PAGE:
In IC technology, a straightforward way of biasing the output stage is to use a current-mirror circuit where the output stage is part of the current-mirror circuit. The quiescent DC current in the output stage can be directly controlled by a constant current in the current-mirror circuit. Typically, the bias of the amplifying transistor is provided by the current-mirror circuit through a resistor. However, the use of a resistor results in an increase in power loss in the circuit. This loss may be quite significant when a large current flows through the resistor.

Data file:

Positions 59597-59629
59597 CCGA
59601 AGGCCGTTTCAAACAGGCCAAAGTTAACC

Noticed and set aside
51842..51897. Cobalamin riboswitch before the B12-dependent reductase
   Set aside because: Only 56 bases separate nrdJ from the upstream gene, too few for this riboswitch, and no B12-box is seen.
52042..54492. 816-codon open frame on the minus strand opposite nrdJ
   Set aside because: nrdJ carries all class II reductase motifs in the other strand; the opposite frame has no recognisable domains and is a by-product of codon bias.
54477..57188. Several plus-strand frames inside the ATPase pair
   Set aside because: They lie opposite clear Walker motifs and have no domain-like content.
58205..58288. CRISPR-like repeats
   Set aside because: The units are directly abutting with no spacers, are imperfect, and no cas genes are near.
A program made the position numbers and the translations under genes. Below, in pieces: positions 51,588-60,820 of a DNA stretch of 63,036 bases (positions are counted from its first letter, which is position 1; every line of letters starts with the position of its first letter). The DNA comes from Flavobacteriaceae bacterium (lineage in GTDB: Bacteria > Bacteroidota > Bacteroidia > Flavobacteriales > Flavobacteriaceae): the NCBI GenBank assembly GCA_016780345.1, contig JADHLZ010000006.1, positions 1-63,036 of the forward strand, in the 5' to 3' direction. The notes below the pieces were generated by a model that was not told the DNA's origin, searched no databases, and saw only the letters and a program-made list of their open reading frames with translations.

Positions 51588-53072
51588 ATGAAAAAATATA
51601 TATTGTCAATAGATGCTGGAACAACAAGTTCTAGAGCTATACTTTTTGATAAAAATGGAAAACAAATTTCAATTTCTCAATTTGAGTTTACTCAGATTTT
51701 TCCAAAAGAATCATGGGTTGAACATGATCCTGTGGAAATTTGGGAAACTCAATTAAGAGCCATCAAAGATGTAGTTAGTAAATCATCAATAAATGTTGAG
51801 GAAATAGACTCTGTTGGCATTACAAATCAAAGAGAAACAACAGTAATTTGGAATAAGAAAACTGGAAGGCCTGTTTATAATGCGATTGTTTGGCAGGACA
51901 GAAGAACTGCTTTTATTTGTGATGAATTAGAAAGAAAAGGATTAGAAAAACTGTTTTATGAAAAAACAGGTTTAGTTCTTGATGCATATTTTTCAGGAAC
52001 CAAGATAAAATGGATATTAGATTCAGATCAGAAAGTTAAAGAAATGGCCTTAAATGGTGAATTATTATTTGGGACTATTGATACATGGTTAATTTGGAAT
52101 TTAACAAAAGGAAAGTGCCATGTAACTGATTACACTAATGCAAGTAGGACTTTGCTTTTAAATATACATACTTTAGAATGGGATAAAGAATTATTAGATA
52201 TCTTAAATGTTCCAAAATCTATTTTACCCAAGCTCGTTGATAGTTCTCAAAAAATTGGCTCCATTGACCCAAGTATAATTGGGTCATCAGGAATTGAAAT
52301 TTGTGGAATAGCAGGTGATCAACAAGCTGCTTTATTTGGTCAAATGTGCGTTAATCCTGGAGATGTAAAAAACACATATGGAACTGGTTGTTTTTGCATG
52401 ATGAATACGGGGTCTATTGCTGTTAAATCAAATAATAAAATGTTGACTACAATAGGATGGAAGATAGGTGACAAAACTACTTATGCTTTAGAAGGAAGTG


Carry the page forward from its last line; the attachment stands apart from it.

In order to reduce or eliminate this loss and provide RF isolation between the amplifying transistor and the biasing circuit, it has been suggested to use an inductor instead of a resistor to couple the bias circuit to the base of the RF amplifier transistor, as shown for example in U.S. Pat. No. 6.043,714. However, this is not a complete solution to the problem, since parasitic resistance from the inductor can still cause a power loss and furthermore, it may cause a mismatch between the transistor pair in the current-mirror circuit due to the parasitic resistance. In some IC amplifier designs, these problems can be reduced by employing an external inductor, having a lower parasitic resistance than that of an on-chip inductor, but with many circuits this will require two bonding pads for external connection. This is relatively undesirable, since bonding pads are always at a premium in IC design.